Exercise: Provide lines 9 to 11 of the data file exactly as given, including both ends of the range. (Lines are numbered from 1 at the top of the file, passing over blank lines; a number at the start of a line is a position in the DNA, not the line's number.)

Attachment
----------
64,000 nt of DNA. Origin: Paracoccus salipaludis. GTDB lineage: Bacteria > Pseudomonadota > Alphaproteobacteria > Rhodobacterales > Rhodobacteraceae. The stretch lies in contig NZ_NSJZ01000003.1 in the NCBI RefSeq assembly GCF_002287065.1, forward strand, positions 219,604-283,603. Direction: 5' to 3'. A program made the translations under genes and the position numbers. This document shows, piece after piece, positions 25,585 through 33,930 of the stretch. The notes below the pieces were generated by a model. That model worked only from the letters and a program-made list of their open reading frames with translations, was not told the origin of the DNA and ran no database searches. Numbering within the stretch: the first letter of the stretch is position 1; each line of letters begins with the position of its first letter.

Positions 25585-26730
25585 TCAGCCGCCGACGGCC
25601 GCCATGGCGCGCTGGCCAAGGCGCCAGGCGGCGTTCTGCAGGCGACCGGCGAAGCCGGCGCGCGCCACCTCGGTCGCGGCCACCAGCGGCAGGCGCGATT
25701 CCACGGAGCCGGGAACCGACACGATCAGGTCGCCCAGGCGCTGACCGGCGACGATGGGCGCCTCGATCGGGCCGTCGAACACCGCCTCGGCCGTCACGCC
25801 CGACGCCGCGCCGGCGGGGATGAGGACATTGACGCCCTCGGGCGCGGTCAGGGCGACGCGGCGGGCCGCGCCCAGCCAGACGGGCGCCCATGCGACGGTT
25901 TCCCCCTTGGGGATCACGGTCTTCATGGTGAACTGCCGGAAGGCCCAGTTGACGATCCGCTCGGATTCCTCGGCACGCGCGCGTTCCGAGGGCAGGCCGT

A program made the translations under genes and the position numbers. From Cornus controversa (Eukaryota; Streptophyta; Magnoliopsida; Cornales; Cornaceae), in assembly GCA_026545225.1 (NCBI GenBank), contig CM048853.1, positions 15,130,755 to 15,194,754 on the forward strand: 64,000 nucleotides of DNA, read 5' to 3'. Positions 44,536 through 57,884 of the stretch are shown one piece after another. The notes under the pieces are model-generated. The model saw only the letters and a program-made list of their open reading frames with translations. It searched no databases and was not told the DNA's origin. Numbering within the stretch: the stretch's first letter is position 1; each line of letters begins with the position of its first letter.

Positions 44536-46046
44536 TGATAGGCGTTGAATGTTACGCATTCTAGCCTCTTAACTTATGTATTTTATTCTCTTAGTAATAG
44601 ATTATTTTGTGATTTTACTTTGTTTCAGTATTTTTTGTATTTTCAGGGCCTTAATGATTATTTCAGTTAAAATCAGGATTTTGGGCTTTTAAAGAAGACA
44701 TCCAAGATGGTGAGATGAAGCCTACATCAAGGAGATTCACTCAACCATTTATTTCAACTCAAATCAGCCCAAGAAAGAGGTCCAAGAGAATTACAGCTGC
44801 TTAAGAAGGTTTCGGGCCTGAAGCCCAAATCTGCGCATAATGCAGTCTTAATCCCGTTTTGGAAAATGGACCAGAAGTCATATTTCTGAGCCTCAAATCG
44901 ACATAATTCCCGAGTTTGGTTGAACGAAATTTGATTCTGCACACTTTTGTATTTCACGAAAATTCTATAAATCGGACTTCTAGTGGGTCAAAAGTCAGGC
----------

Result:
Positions 44536-46046
44536 TGATAGGCGTTGAATGTTACGCATTCTAGCCTCTTAACTTATGTATTTTATTCTCTTAGTAATAG
44601 ATTATTTTGTGATTTTACTTTGTTTCAGTATTTTTTGTATTTTCAGGGCCTTAATGATTATTTCAGTTAAAATCAGGATTTTGGGCTTTTAAAGAAGACA